Another twist, and one that I’ve not seen before in games on this subject, is that the real purpose of these westward voyages is remembered. The European players, first, get points for finding the “China” territory on the map and making diplomatic contact. Second, after the suitable technology is researched, more points can be earned by sending merchants to China on trading missions.
An even further twist is that taking a Native American capital produces “treasure” units. Having not read any scenario description, I had to guess that the purpose. I shepherded them back to the Old World, where I received some kind of acknowledgement and, I would hope, some victory points. This particular feature I recall from Sid Meier’s Colonization and also from some of the Age of Empires II campaigns.
I recall my impression from the time of the games that dabbled in this area. At least the ones that I played; Civilization, Europa Universalis, and Age of Empires. Despite being very different in terms of mechanics and even genre, they seemed to me to feed off each other with each new version.
I recall noticing this particularly in the iteration of Civilization where they introduced cultural expansion. Before, territorial ownership was defined simply by where the residents of a Civilization happen to be working. Leave a square unworked, and a competing civilization might just plop a city down right there. The inclusion of cultural borders not only made for more sensible gameplay, but caused Civilization to look a little more EU like.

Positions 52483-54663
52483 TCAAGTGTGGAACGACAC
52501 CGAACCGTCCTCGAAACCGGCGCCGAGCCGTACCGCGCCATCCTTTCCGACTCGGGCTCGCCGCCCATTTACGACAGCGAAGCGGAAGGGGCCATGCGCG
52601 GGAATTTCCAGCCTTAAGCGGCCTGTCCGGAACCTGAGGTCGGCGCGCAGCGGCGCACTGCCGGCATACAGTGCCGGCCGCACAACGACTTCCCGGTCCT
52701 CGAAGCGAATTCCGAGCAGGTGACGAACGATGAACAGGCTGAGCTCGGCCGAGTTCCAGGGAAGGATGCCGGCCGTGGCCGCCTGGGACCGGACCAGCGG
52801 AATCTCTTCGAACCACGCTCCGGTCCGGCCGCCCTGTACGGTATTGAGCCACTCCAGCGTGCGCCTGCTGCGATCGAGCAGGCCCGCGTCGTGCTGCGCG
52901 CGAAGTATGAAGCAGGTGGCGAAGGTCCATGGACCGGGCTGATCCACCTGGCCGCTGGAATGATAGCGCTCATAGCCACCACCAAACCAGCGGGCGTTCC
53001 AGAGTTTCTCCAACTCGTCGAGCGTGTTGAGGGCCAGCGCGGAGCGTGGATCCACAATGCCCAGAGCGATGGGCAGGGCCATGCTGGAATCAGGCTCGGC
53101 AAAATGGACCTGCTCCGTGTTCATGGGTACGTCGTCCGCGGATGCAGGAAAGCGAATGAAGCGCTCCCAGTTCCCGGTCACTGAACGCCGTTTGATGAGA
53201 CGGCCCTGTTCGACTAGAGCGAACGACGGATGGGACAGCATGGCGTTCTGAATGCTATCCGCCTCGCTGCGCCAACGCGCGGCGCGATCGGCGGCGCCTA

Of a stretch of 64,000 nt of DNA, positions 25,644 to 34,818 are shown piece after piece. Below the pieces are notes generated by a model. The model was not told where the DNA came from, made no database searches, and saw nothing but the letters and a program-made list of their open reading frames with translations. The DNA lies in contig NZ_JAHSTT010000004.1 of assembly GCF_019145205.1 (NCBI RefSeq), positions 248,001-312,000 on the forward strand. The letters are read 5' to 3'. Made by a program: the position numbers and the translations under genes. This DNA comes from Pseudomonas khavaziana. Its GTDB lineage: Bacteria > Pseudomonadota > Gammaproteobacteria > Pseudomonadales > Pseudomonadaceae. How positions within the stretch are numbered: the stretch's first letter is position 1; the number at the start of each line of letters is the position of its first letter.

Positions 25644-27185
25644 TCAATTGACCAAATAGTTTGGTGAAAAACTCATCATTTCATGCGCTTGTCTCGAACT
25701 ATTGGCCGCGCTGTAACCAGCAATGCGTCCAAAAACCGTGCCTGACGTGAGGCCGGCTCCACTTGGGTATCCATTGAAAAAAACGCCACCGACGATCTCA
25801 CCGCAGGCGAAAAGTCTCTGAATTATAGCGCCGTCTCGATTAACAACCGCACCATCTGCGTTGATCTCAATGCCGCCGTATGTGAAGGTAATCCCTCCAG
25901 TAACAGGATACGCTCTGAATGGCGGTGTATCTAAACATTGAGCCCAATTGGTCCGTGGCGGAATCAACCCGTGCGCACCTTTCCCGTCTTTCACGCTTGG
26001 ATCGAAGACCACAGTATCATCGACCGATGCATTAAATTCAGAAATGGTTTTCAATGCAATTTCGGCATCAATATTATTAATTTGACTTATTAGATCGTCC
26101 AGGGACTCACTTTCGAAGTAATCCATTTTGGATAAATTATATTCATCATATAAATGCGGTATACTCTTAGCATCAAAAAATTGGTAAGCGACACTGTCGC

Meanwhile, the Age of Empires franchise leapt in some new directions with the Rise of Nations series. That game dispensed with the construction of cities building-by-building, as the tradition AoE games had one do. The building of cities (more like Civ) and their zones-of-control (a bit like EU’s provinces) all hinted at an exchange of technique between these “big three.” For the betterment of all of them.
Another example was in the trade and diplomacy mechanics, and how computer civilizations would hold or forgive grudges when dealing with the player. If I’m not mistaken, the “bad boy rating” was an EU innovation before permutations on the concept spread.
As for Europa Universalis, the next release after this bit of advancement was EU III, which just did not appeal to me. While I eventually tried both the Hearts of Iron and Victoria sequels based on that engine iteration, I could never bring myself to go EU III. All is redeemed, however, with Europa Universalis IV. The EU franchise was always the pushing their work towards the “realism” end of the spectrum, and EU IV is a huge stride forward in both gameplay and in creating real immersion into the historical period.